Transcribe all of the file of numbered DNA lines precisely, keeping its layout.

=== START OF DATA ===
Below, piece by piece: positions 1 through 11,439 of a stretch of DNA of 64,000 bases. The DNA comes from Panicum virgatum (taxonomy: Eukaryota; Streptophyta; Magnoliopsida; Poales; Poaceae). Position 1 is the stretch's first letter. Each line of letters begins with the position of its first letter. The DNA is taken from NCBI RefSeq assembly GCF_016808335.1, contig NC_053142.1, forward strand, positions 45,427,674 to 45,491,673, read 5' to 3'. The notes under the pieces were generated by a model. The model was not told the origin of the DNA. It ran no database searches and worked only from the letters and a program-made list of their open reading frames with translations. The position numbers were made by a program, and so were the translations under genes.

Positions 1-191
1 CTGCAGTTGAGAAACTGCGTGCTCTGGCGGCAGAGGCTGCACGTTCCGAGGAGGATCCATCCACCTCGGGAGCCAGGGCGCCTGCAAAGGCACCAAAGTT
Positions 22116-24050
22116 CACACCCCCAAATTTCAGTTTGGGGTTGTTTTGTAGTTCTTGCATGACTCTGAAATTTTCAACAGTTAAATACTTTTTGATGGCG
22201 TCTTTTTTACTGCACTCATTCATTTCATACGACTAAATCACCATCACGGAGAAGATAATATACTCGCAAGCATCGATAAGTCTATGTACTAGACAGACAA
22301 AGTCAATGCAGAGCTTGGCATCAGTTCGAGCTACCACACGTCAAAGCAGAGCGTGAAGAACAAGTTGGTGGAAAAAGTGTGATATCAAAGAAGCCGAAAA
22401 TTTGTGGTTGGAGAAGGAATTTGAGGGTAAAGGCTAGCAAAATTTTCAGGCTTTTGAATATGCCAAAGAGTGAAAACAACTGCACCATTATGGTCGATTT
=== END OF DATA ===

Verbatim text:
Below, piece by piece: positions 1 through 11,439 of a stretch of DNA of 64,000 bases. The DNA comes from Panicum virgatum (taxonomy: Eukaryota; Streptophyta; Magnoliopsida; Poales; Poaceae). Position 1 is the stretch's first letter. Each line of letters begins with the position of its first letter. The DNA is taken from NCBI RefSeq assembly GCF_016808335.1, contig NC_053142.1, forward strand, positions 45,427,674 to 45,491,673, read 5' to 3'. The notes under the pieces were generated by a model. The model was not told the origin of the DNA. It ran no database searches and worked only from the letters and a program-made list of their open reading frames with translations. The position numbers were made by a program, and so were the translations under genes.

Positions 1-191
1 CTGCAGTTGAGAAACTGCGTGCTCTGGCGGCAGAGGCTGCACGTTCCGAGGAGGATCCATCCACCTCGGGAGCCAGGGCGCCTGCAAAGGCACCAAAGTT
Positions 22116-24050
22116 CACACCCCCAAATTTCAGTTTGGGGTTGTTTTGTAGTTCTTGCATGACTCTGAAATTTTCAACAGTTAAATACTTTTTGATGGCG
22201 TCTTTTTTACTGCACTCATTCATTTCATACGACTAAATCACCATCACGGAGAAGATAATATACTCGCAAGCATCGATAAGTCTATGTACTAGACAGACAA
22301 AGTCAATGCAGAGCTTGGCATCAGTTCGAGCTACCACACGTCAAAGCAGAGCGTGAAGAACAAGTTGGTGGAAAAAGTGTGATATCAAAGAAGCCGAAAA
22401 TTTGTGGTTGGAGAAGGAATTTGAGGGTAAAGGCTAGCAAAATTTTCAGGCTTTTGAATATGCCAAAGAGTGAAAACAACTGCACCATTATGGTCGATTT